Engagement at Stanford: 
A Passion for Learning, Leads to Contributions
in the Classroom

Universities experience a challenge finding and recruiting individuals who have experience applying new, cutting edge technologies in “real world” settings, and who can bring their practitioner’s expertise and perspective to the classroom. A recent example is Artificial Intelligence (AI).

Bringing Unique Experience to the Classroom

In 2016, self-described “inventor, investor and teacher” Ronjon Nag came to Stanford to participate in a new program – the Stanford Distinguished Careers Institute (DCI). Always one to participate in the early stage of a new venture, Ronjon joined DCI’s second cohort. 

A pioneer in deploying Artificial Intelligence (AI) systems, Ronjon came from Cambridge and MIT to the Stanford Psychology department in 1991, to work on “neural networks,” the foundation of modern AI systems. Ronjon has been involved in the AI field for more than 40 years – founding and advising AI companies sold to Motorola, BlackBerry and Apple and continues to work on cutting edge AI concepts.  Earlier this year, Ronjon was inducted into the 2024 Silicon Valley Engineering Hall of Fame.

Headshot of Ronjon Nag (DCI 2016)
Ronjon Nag (DCI 2016)


While a DCI Fellow, an instructor invited Ronjon to share his industry experience as a guest lecturer at her new AI class. As the year progressed, so did Ronjon’s appearances as a guest lecturer. Ronjon recalls, “by the time the fourth quarter came, the instructor suggested, “Why don’t you just teach the entire course? And so that’s how I got started teaching artificial intelligence at Stanford.”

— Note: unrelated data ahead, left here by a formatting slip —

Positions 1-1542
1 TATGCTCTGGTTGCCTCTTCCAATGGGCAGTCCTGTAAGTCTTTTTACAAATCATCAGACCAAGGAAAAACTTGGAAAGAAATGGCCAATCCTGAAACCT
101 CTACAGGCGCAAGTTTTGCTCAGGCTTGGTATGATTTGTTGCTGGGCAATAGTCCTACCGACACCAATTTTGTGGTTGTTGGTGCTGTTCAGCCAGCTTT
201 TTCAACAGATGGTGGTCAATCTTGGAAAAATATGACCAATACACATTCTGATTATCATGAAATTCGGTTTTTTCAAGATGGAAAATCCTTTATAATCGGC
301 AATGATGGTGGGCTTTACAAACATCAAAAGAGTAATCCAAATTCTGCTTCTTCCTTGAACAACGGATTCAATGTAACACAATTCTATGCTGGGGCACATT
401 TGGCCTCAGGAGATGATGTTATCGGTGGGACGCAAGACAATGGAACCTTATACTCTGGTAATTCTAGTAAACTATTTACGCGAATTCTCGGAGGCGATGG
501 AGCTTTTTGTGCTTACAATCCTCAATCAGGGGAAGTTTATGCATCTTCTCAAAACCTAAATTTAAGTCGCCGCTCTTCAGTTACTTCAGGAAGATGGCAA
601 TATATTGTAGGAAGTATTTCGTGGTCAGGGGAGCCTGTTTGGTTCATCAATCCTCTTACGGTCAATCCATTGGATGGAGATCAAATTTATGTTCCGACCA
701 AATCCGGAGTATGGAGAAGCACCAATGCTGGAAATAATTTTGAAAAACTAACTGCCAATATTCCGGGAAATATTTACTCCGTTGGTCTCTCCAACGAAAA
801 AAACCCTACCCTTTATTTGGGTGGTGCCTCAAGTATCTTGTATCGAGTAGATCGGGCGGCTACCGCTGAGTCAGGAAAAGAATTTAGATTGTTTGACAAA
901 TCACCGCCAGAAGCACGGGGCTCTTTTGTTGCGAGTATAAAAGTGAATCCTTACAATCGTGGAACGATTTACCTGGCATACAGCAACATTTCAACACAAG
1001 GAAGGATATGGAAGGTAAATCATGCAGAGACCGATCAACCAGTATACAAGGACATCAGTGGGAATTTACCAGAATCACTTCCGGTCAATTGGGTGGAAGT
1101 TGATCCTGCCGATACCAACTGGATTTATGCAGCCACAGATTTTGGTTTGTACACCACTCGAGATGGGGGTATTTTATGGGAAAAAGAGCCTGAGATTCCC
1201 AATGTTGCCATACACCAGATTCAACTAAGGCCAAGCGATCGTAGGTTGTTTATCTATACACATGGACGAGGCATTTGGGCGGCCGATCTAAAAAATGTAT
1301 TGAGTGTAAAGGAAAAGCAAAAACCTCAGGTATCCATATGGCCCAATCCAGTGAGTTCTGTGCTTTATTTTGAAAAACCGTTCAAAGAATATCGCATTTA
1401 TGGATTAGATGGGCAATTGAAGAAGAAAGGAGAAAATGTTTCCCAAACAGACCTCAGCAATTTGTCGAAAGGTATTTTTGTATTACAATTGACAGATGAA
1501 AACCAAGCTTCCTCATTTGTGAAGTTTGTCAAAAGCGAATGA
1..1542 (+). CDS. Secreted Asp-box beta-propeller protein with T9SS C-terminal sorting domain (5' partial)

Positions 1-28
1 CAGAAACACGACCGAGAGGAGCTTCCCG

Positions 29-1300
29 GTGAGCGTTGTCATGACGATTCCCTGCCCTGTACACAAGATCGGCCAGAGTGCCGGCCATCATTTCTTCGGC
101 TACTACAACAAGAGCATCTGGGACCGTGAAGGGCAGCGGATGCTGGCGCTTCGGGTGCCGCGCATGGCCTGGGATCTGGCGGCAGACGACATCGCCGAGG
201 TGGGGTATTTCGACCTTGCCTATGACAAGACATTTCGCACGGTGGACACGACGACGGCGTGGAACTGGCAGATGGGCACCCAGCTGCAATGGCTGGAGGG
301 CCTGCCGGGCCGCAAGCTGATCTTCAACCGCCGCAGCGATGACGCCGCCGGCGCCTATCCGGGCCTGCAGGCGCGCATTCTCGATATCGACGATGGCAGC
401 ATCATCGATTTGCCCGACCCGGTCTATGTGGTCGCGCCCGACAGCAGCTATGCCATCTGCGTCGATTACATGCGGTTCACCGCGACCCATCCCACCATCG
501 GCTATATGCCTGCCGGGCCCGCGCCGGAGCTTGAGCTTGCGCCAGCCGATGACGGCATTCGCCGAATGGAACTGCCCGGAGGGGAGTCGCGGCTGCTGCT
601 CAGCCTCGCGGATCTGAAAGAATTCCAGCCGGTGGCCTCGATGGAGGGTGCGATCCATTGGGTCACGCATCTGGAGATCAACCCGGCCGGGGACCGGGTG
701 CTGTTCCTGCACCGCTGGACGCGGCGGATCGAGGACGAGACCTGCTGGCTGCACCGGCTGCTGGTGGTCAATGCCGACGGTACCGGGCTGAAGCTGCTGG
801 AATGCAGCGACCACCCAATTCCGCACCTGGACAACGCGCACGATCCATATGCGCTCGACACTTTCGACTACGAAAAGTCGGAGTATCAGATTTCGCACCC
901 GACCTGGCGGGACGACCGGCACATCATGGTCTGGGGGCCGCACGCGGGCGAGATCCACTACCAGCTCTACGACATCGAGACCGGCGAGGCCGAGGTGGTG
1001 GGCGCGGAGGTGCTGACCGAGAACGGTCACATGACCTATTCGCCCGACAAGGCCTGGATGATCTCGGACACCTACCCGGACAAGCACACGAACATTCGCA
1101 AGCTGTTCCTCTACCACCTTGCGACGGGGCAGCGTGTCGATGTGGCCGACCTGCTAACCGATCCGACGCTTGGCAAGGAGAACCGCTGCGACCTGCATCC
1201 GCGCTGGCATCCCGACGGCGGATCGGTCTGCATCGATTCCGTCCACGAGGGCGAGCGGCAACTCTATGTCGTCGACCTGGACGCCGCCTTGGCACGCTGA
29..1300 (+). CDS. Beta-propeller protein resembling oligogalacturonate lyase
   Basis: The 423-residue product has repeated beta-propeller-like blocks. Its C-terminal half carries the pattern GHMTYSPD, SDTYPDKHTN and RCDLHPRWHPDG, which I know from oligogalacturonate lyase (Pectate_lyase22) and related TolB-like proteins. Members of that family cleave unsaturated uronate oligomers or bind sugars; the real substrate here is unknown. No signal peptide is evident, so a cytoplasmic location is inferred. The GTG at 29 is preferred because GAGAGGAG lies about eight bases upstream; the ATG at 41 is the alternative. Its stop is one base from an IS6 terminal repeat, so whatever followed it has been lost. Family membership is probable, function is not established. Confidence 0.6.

Ronjon came to the attention of Stanford’s Continuing Studies program, which offers a broad range of courses to more than 17,000 lifelong learners each year, and was seeking someone who could teach AI.  “When we first offered the course (in 2018) we didn’t fully grasp what AI was going to become, and how important this course would be,” recalls Dan Colman, Dean of Stanford Continuing Studies & Summer Programs. “We’re really fortunate to work with Ronjon. He has a deep understanding of AI and enjoys working with our students. It’s a combination that adds a lot to our program.”

To date, Ronjon has taught courses on longevity science, investing, and AI to over 3,000 Stanford University students and enrolled Stanford Continuing Studies students. In a recent review, a student shared “I truly loved every moment of this class. Ronjon is a treasure and brings knowledge and passion that drives high engagement, even across Zoom.”

Collaborating with Faculty at The School of Medicine

During his DCI year, Ronjon walked his curiosity across Campus Drive to the School of Medicine, where he took a class with William Hurlbut, MD, Adjunct Professor and Senior Research Scholar in Neurobiology. Professor Hurlbut invited Ronjon to work on his major project, The Boundaries of Humanity: Humans, Animals, and Machines in the Age of Biotechnology. “Ronjon’s breadth of background, deep insights, and enormous intellectual energy have added immeasurably to the interdisciplinary dialogue that is at the core of our efforts,” notes Professor Hurlbut. 

Teaching and Mentoring Students